- April 23, 2010
- Posted by: admin
- Category: Finance News
RBA March Board meeting minutes painted a very upbeat growth outlook for the emerging Asian and Australian economies in 2010 and beyond. The RBA sees local GDP growth running around trend, which is about 3.25%pa, with “inflation running around 2½%”, consistent with the medium target over 2010. Further out, the RBA does not discuss the 2011 inflation outlook. Data available over recent weeks have tended to indicate a strengthening of domestic economic activity. This local growth outlook is in marked contrast to the tepid growth outcomes experienced in the advanced economies. Asian region growth data continued to be strong.
The Australian economy is expected to keep growing at around trend rates over the next few years. The December quarter 2009 GDP numbers showed growth of 0.9% to be 2.7% higher over the year. Public sector spending was a major contributor to the favourable growth outcome over 2009, with private sector activity weak. The RBA sees a reversal in this pattern in 2010. That is, the RBA sees stronger private sector activity in conjunction with weaker public sector spending.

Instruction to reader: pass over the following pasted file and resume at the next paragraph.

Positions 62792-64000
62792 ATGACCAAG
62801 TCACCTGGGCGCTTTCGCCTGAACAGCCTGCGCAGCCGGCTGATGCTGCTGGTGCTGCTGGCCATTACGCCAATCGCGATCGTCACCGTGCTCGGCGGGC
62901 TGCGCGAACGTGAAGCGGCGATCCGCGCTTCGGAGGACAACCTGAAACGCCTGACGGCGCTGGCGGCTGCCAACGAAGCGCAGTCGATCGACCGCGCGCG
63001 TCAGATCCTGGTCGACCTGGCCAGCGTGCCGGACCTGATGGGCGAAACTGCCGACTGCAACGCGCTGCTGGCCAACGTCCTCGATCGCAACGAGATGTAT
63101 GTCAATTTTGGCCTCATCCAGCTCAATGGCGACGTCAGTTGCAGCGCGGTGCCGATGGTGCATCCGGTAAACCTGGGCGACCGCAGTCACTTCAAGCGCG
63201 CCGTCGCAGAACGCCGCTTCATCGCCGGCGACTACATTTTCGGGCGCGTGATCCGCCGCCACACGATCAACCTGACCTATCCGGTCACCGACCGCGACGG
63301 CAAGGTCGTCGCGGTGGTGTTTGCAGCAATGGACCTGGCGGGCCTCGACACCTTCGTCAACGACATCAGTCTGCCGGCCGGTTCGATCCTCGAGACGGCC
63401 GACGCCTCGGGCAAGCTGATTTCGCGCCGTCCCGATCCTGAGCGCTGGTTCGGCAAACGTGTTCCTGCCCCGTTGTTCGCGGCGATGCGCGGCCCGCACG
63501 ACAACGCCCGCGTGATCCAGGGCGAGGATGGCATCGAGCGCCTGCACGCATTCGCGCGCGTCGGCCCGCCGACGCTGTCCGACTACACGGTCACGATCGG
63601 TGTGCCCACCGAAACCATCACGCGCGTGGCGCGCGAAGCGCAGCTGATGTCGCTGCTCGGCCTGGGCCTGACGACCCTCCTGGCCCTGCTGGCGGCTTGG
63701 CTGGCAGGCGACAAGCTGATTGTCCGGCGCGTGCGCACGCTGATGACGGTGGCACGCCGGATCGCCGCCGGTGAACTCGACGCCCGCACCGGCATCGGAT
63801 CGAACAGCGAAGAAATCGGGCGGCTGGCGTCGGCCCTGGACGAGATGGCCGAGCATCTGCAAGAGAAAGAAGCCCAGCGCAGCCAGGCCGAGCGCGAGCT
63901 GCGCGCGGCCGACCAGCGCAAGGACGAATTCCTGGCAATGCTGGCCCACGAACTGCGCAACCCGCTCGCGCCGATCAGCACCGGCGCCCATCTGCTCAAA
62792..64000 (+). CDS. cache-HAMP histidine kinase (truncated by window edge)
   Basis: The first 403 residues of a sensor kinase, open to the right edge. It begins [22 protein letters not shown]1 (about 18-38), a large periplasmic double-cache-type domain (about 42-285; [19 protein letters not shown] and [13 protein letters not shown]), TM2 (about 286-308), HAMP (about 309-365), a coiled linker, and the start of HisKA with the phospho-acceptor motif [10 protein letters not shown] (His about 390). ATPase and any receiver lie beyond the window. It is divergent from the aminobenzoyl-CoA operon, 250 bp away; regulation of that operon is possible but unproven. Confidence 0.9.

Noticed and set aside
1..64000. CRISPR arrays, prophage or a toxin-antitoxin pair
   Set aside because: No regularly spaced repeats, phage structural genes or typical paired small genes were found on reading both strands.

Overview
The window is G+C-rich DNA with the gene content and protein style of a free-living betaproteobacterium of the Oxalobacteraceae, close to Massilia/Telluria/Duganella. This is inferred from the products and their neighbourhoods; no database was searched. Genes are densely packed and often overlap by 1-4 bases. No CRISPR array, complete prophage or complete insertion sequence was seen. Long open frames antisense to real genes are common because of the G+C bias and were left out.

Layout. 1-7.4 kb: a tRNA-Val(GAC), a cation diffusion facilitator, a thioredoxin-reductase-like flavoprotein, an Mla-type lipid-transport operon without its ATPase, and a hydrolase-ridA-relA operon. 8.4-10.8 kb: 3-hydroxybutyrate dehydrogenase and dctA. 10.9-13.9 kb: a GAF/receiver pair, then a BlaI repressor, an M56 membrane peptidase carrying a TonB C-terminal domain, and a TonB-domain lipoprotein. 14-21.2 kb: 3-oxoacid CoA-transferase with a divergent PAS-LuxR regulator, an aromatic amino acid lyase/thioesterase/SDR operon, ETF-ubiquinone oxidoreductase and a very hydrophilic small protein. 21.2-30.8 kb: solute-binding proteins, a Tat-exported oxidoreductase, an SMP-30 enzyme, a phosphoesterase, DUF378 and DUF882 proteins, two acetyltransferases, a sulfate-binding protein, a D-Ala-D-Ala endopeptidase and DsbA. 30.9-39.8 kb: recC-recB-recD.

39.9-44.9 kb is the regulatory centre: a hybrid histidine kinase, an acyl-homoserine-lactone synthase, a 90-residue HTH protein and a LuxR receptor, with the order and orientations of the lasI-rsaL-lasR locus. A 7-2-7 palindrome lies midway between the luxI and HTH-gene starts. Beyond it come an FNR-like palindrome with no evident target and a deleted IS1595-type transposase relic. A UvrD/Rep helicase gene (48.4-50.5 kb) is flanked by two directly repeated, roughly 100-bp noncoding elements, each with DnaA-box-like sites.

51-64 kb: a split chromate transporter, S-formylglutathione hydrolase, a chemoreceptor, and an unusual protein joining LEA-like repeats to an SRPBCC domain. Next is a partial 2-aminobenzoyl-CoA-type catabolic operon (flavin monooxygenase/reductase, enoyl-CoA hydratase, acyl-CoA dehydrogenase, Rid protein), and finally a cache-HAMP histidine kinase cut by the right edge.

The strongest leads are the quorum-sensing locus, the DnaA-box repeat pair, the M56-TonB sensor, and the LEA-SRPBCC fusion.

Key signs of this upcoming private sector strength include the ongoing resilience of a tight labour market with firming jobs growth. Incomes and wealth are rising through firmer commodity and house prices. Additionally, increasing business and consumer confidence will assist private sector spending. The tenor of the RBA’s latest commentary demonstrates their upbeat view of the economy’s prospects. It also means intensifying upside risks to growth and inflation as the terms of trade rises because of rocketing iron ore and coal prices. Last week we rejigged our RBA official rates call. Our near term call (ie for 2010) remains unaltered. That is, we still see the cash rate at 5% by the end of the year. However, we now expect the RBA to lift rates to an above normal or to a contractionary stance through 2011. We now see the cash rate ending 2011 at 6.0%. That level will be 3% above the emergency low point of 3% during the GFC.
The greater stability in financial markets has seen some more mortgage backed security issuance as investors become more comfortable with market conditions. Banks have also signalled a greater willingness to lend as the growth outlook improved. The period of deleveraging by corporates could be near an end
Source Commonwealth Bank Economics